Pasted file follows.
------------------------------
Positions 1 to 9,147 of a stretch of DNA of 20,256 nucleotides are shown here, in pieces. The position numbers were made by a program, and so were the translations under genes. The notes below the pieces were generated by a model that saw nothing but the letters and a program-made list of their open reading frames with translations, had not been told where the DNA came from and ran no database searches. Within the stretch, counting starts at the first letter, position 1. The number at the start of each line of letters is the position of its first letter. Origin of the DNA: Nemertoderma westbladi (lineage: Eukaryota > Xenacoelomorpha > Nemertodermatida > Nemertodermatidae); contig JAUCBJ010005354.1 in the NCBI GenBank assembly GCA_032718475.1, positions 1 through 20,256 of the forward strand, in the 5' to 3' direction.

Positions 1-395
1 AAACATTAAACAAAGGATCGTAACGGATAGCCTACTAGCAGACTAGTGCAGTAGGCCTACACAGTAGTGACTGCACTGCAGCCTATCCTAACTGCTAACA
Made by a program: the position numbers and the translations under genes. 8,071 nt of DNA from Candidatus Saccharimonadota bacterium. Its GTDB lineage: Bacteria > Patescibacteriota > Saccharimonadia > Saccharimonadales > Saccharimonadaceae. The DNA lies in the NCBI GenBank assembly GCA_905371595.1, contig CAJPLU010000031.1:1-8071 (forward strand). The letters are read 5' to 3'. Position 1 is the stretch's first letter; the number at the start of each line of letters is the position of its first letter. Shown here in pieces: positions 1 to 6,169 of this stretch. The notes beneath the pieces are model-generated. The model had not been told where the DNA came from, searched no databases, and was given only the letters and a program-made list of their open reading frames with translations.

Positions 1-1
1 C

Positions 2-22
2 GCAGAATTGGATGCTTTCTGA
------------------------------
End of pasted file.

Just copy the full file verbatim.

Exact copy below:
Positions 1 to 9,147 of a stretch of DNA of 20,256 nucleotides are shown here, in pieces. The position numbers were made by a program, and so were the translations under genes. The notes below the pieces were generated by a model that saw nothing but the letters and a program-made list of their open reading frames with translations, had not been told where the DNA came from and ran no database searches. Within the stretch, counting starts at the first letter, position 1. The number at the start of each line of letters is the position of its first letter. Origin of the DNA: Nemertoderma westbladi (lineage: Eukaryota > Xenacoelomorpha > Nemertodermatida > Nemertodermatidae); contig JAUCBJ010005354.1 in the NCBI GenBank assembly GCA_032718475.1, positions 1 through 20,256 of the forward strand, in the 5' to 3' direction.

Positions 1-395
1 AAACATTAAACAAAGGATCGTAACGGATAGCCTACTAGCAGACTAGTGCAGTAGGCCTACACAGTAGTGACTGCACTGCAGCCTATCCTAACTGCTAACA
Made by a program: the position numbers and the translations under genes. 8,071 nt of DNA from Candidatus Saccharimonadota bacterium. Its GTDB lineage: Bacteria > Patescibacteriota > Saccharimonadia > Saccharimonadales > Saccharimonadaceae. The DNA lies in the NCBI GenBank assembly GCA_905371595.1, contig CAJPLU010000031.1:1-8071 (forward strand). The letters are read 5' to 3'. Position 1 is the stretch's first letter; the number at the start of each line of letters is the position of its first letter. Shown here in pieces: positions 1 to 6,169 of this stretch. The notes beneath the pieces are model-generated. The model had not been told where the DNA came from, searched no databases, and was given only the letters and a program-made list of their open reading frames with translations.

Positions 1-1
1 C

Positions 2-22
2 GCAGAATTGGATGCTTTCTGA